I watched “The World’s End” the other night, and found it to be an outstanding piece of storytelling. The basic premise is: Gary Knight, wanting to relive his self-professed “best night of his life” cajoles his estranged friends into trying to try The Golden Mile, and complete it this time.
This is told in obvious flashback, where we get to see just-out-of-school Gary, Andy, Steve, Peter and Oliver as The Fateful Night played out. . .
And then, we see Gary King in his present context: telling this to the other participants in some type of group therapy or 12-Step program. He stares off into the distance, a smile frozen on his face. Note: the Golden Mile is comprised of 12 pubs, a detail Edgar Wright likely included in the story as a parallel of the 12-step program.
I won’t go into all the particular layers in the movie (and there are), since they have been covered already–and with much more mastery–over here.
No, after watching it twice, I realized the opening sequence explained the order in which the plot would unfold. It’s all there, with the difference being that the friends are all older, and all of them have grown up and “put away childish things” with the exception of Gary.
The thing is: none of them have changed much at all from their younger selves. Once the friends are gathered, you find that they all harbor bad feelings dating back to their time in school, that they haven’t grown up much at all. At heart, Andy is still holding a grudge over how Gary reacted to an accident Back In The Day. Granted, that Andy may have nearly died and required surgery and physical therapy to get better makes it understandable, but to hold onto that grudge for so very long seems. . . unhealthy. Peter, we find out as they’re already on the Golden Mile 2.0, was bullied throughout school, which hints at what how we see his situation now: hidden from his wife, working under his overbearing father, always a bit of a second-fiddle in his own life. Steve carried a torch for Oliver’s sister since high school. . .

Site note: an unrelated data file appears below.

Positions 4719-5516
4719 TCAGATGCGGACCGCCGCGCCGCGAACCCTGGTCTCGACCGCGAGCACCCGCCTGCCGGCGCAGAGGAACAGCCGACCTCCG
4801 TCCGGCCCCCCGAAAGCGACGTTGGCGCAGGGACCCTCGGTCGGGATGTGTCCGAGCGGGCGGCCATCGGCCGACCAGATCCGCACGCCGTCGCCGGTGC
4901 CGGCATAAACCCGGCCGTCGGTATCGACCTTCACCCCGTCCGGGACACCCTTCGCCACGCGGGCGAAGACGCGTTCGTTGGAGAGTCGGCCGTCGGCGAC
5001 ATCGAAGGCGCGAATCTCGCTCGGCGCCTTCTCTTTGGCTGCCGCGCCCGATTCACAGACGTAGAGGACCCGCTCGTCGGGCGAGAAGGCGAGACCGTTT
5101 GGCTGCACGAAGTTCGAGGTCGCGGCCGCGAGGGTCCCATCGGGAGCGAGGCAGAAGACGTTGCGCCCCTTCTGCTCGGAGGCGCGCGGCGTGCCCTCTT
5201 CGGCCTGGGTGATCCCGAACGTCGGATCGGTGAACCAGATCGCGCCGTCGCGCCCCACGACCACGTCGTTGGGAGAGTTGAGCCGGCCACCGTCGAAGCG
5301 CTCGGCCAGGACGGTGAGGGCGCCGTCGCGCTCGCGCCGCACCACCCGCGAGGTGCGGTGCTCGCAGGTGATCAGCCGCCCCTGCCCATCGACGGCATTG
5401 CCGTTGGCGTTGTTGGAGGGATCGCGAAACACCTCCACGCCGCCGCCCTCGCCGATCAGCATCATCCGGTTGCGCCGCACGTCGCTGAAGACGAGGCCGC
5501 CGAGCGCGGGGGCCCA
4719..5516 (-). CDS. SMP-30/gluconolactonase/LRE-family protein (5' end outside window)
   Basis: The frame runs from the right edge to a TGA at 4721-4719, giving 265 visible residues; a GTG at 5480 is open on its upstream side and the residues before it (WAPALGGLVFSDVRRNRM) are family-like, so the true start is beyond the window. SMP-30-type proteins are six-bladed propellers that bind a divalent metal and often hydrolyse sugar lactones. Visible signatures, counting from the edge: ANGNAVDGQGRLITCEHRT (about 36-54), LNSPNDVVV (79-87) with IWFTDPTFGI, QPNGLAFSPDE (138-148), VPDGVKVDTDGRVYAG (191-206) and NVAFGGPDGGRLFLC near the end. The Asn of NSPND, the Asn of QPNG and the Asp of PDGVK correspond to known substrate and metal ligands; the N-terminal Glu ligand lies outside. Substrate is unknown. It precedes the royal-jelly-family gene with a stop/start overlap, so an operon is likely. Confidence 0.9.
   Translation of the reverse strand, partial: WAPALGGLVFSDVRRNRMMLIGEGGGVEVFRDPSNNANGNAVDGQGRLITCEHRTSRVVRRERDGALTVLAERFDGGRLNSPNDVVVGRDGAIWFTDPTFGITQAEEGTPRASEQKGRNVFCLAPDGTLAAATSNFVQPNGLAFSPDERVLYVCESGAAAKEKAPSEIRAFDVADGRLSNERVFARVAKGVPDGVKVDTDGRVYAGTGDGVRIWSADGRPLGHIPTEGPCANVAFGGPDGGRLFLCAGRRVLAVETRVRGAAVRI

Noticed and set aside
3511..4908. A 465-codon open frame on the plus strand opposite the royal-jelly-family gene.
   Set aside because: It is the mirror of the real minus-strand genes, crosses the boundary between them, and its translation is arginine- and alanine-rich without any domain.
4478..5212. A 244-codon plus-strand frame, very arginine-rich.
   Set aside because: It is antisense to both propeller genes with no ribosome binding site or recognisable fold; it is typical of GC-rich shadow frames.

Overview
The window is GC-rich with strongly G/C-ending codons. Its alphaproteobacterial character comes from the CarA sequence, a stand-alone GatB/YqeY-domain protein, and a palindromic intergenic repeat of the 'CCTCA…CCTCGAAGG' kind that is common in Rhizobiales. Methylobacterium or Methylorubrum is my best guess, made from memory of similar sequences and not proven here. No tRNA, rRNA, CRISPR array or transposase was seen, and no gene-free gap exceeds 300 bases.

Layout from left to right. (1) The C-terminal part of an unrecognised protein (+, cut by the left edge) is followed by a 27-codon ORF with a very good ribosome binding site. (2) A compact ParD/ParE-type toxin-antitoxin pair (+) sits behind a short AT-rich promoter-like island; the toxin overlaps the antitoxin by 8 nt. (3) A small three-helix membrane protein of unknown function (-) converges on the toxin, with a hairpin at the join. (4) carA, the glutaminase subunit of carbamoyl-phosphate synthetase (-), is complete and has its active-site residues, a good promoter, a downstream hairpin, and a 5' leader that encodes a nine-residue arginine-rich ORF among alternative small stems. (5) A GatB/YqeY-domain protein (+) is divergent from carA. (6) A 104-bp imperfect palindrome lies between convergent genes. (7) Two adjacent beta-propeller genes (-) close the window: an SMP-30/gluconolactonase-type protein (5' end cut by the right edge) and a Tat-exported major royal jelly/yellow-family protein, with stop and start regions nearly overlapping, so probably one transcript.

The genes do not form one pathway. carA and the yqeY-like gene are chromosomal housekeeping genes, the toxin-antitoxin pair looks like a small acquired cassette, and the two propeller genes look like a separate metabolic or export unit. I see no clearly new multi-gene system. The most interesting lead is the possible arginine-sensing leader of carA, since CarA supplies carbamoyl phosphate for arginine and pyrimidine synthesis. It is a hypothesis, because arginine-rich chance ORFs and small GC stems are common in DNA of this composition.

Overall, with these things in mind, it becomes apparent that Gary–despite being a drunk and a bit of a fuck-up–is the only one of them who is honest with himself about living in the past.
There’s little bits about “where have the days of yore gone?” throughout the movie. When it becomes apparent Andy has gone teetotal, Gary makes a convoluted plea involving King Arthur, Camelot and mead being the King of Beers. There’s the nostalgia evoked when they find out the pubs on the Golden Mile have all been converted into cookie-cutter copies of each other. There’s the mutual respect of Peter when he was able to hook up with the “marmalade sandwich” (two blonde girls, with a red-head between them), and the paranoia the remaining companions feel when they reach the Smokehouse.
It’s all there, and I cannot imagine just how crazy-detailed Edgar Wright is to pull it all off. If I can pull off even half of what he’s able to to do, I should be able to make sales left and right. . .